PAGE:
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This is us...Basmah Rahman

This is us...Basmah Rahman

[photo of Basmah Rahman outside McArthur Hall]
Bernard Clark

Basmah Rahman outside McArthur Hall

Basmah Rahman, ConEd'19

Ms. Rahman just completed her BA in English and is now pursuing her BEd with a focus on teaching intermediate-senior classes (grades 7 to 12).

Last year, she became involved in the English department’s diversity committee, which was tasked to examine how courses in English include (or don’t include) writings by authors from equity-seeking groups and then suggest changes to the department’s curriculum. The committee was struck in response to the recommendations of the Principal’s Implementation Committee on Racism, Diversity, and Inclusion (PICRDI). “Lots of students were finding that there wasn’t much diversity in the works we were reading,” says Ms. Rahman, “just a lot of old white men! So we came up with suggestions, did surveys, and we’re still working on it into the summer.”

Why is representation important in an English syllabus?

“It’s really for engagement. That’s a huge one. In some classes, there aren’t that many people of colour, so already you feel scared to talk. When there’s no work that represents you, it makes you feel even more scared. Imposter syndrome is real! And I felt it, from first year all the way up to third year. I think in fourth year, I got my footing. But I think lots of us are scared to talk about our viewpoints. And for many students, English isn’t even their first language, so that’s another hurdle.”

“Basically, I’d be in the classroom and when someone was talking, even if I had an answer, it just felt like I didn’t belong there. I remember I was questioning whether I should pursue English, especially in second year – it was in an English 200 lecture and it was so big. I just felt like I didn’t belong at all. I never spoke up.”

In another class, she was uncomfortable when reading Thomas More’s Utopia and coming across a passage about foreign slaves. “So everyone was raving about the book, and I just put up my hand and said ‘Umm … I’m not feeling it!’ It was a utopia for a certain class of people, but others were brushed aside.“I have a laid-back approach to talking about how I feel. I use humour a lot more than actually saying ‘This is wrong!’ all the time. I feel it is easier to connect: otherwise,people may label you as ‘that bitter POC.’ And unfortunately, if people do that, they will quickly start to filter you out. So I use a more comedic approach to explain myself and judge for myself when to directly call people out.” She still sees the value of reading books like Utopia, but also knows the benefit of making time and room in the classroom for discussion of topics that don’t resonate with everyone.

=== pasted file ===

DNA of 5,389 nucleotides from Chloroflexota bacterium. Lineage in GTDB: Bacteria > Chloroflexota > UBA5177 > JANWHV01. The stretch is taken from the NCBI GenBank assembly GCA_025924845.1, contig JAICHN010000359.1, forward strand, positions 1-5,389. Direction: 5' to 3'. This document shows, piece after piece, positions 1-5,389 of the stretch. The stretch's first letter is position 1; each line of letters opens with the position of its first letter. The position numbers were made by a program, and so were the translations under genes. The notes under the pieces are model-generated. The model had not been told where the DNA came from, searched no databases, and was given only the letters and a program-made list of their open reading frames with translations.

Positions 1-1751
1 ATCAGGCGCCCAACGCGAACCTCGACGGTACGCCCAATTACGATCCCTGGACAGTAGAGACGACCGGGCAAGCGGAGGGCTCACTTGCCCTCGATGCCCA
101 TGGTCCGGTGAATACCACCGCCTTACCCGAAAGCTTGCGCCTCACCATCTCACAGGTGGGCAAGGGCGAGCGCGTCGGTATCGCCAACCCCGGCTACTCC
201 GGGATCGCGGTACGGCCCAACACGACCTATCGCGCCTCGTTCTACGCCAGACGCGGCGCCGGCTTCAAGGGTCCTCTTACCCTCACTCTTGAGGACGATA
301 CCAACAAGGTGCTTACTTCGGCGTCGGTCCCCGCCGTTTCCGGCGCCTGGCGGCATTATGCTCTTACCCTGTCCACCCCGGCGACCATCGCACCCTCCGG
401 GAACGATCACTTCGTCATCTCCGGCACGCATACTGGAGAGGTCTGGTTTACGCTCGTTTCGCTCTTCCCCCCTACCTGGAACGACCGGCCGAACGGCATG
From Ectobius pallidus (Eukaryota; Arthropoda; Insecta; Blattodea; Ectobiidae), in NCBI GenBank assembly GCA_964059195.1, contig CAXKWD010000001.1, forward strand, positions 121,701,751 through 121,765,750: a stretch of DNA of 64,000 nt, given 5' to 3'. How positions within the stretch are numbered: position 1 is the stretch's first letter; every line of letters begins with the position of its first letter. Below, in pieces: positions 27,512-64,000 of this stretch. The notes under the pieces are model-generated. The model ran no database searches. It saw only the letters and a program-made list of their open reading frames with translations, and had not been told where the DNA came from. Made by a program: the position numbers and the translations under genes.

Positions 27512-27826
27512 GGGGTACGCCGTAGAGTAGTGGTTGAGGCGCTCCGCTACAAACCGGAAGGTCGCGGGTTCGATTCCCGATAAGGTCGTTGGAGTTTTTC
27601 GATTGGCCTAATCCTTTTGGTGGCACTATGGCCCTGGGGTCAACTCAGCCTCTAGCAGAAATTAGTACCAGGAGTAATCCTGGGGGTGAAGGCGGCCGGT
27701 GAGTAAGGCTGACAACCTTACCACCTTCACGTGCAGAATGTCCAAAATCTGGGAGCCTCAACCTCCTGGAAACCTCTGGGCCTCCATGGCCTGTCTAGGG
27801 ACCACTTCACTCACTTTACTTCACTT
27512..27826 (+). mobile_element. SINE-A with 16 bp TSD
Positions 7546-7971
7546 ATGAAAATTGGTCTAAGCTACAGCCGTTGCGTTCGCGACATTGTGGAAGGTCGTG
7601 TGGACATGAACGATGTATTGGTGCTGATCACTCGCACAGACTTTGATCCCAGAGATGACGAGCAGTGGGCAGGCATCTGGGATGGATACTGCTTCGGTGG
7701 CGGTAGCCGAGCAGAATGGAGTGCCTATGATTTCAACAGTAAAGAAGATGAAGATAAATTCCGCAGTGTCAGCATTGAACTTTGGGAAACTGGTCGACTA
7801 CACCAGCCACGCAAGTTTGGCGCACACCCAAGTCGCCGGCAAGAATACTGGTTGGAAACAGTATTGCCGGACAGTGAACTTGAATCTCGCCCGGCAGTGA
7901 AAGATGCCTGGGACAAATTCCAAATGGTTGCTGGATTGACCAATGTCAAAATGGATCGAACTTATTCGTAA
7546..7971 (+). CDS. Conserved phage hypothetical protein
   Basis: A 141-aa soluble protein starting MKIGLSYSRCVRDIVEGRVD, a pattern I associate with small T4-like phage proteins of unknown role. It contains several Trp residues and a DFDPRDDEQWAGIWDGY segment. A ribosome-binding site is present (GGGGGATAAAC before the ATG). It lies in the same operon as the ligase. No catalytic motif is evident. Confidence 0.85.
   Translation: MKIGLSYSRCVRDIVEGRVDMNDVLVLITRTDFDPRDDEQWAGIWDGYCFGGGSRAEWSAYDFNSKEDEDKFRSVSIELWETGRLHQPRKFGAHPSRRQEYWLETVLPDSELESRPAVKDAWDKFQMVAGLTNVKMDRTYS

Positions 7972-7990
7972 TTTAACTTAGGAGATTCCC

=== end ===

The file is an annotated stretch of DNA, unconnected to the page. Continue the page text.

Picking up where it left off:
“Even if the curriculum doesn’t always include works by people of colour or different sexualities or different genders, we could still approach those perspectives through theory. I think that would be very useful, if we were just introduced to scholarship that approaches things in different ways. So it’s not just about having that person of colour in the text, it’s being able to see them.”

This summer, Ms. Rahman began working with Youth 2 Kingston, a regional initiative of youth advocating for youth. “We work with different groups within Kingston, like ISKA [Immigrant Services Kingston and Area] and Youth Diversion and other groups that cater towards kids and help them adjust to Kingston life and really get involved in the community.

“It can be really daunting for immigrant youth. Everyone around you already has their friend groups; there may be a language barrier. So we work with them. It is a job, but it’s more fun than anything. Anything they are interested in, we help them pursue. We create those connections and guide them to the right place to seek help or information.” They also connect young people (ages 12 to 24) with opportunities on the Mayor’s Youth Council, MP Youth Council, and MPP Youth Council. These councils enable local youth to share their perspectives and priorities with their government representatives. “We did away with resumés for the applications: if you have a 12-year-old and a 22-year-old applying for a role, obviously the 22-year-old will have more work experience on their resumé, and not just babysitting. So instead, we have them write about why they are interested in the position. This made me really happy because it supports accessibility and representation of different age groups within the community.”

 

[cover graphic of Queen's Alumni Review, issue 3-2018]